San Diego Saturdays: The Padres Should Have Kept Josh Johnson


I just didn’t get it. No, Josh Johnson isn’t the same pitcher he was early on with the Marlins and I know he didn’t throw a pitch in a Padres uniform before requiring season ending Tommy John Surgery. But the Padres signed Johnson to pitch, not as a one or two or perhaps not even a three, but low in the rotation. They were willing to pay $8 million dollars for him last season but that wasn’t meant to be. They put an option on him for 2015 but declined it. So what was the point of any of this?

Look, I get that the Padres expected more from Johnson in 2014 like… Oh I don’t know A START! But that didn’t happen. So they just toss him away? Wouldn’t it be smarter to at least let him pitch his way off the team instead of just chalking him up as a failure? He hasn’t been himself for a long time but it wouldn’t be the first time a pitcher came back from struggling to become a productive starter again.

Look at R.A. Dickey with the Mets and the Blue Jays. Look at Aaron Harang with the Braves or Chris Young with the Mariners just this past season. What about Brandon McCarthy, whose season took a complete 180 degree turn after being traded from the Diamondbacks to the Yankees. Even the Padres own Ian Kennedy fits that billing. Johnson possibly coming back and being a dominant (Well, maybe not dominant but you get the point) force on the mound was not an impossible feat.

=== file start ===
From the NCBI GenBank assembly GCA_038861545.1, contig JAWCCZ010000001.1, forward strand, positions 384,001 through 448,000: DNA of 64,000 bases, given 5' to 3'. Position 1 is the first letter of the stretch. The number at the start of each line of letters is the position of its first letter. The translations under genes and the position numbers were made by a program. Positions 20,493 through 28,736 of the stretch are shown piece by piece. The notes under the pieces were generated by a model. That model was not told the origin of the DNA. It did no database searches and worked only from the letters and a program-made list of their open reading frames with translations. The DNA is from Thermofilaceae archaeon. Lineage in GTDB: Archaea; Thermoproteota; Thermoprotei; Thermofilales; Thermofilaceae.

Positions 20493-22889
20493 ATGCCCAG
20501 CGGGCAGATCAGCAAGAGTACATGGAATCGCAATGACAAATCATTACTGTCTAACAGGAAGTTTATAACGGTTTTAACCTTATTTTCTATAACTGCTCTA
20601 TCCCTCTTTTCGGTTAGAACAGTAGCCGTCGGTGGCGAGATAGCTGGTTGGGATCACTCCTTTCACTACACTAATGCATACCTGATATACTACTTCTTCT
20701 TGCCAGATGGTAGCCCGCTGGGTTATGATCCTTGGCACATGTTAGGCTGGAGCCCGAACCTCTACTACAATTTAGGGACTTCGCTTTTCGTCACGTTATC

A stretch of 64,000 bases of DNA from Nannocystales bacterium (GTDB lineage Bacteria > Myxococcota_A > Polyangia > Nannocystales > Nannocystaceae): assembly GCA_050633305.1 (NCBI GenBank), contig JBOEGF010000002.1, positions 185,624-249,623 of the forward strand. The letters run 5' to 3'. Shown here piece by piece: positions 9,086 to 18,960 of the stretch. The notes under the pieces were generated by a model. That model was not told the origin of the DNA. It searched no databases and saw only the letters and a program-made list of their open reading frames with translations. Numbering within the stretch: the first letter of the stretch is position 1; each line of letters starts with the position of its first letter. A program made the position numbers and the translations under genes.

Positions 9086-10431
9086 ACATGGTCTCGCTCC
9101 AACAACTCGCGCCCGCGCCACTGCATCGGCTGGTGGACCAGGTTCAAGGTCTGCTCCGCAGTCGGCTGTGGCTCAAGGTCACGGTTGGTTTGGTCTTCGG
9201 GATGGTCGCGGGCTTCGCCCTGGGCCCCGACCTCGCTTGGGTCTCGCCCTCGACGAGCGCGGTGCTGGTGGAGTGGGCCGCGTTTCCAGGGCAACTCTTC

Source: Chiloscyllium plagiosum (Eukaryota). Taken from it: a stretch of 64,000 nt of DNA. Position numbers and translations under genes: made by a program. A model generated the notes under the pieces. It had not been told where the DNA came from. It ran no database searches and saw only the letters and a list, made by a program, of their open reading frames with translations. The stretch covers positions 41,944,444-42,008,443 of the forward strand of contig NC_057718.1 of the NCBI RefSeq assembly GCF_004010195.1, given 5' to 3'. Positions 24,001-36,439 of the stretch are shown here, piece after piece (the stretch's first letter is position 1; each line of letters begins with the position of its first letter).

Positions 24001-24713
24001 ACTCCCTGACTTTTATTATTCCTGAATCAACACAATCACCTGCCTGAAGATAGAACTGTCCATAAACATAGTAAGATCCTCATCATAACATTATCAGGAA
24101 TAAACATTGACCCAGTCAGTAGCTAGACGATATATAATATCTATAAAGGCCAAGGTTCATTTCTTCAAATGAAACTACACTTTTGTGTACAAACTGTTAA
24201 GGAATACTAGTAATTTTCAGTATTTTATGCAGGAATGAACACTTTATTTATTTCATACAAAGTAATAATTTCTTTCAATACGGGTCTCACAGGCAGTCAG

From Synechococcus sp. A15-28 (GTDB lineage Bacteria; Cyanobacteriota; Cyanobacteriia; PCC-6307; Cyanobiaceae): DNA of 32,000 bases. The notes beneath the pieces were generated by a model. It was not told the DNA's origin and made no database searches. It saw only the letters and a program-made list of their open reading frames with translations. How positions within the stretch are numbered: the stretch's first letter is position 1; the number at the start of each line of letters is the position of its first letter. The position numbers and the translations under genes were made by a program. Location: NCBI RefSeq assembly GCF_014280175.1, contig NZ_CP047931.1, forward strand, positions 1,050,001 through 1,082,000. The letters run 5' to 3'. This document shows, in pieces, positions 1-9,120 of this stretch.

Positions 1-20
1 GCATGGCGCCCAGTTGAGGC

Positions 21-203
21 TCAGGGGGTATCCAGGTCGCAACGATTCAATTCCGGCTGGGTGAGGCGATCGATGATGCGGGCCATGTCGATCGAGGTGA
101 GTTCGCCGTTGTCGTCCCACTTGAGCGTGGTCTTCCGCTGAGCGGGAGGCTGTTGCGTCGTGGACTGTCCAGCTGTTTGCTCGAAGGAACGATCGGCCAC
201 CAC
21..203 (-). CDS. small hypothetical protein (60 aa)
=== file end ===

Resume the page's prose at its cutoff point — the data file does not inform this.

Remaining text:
Johnson was an animal during his time with the Marlins, going 56-37 with a 3.15 ERA and 832 strikeouts in 8 seasons. But after being sent to the Blue Jays before the 2013 season in that blockbuster trade he fell off. In 2013 he went just 2-8 with a 6.20 ERA in just 16 starts.

At age 30 Johnson is still in his prime and could easily pick it back up. Someone of Johnson’s pedigree would’ve cost the Padres about… You know what? Forget that! The Padres wouldn’t even have come close to signing him a few years back. He’s in his prime with time left to return to his old stuff but unfortunately he won’t be doing that with the Padres.

In this case, cutting your losses wasn’t the right move. One year, one more shot, $4 million dollars that’s all it would take. For a team that’s not going anywhere as far as the playoffs are concerned the chance was one the Padres should’ve taken.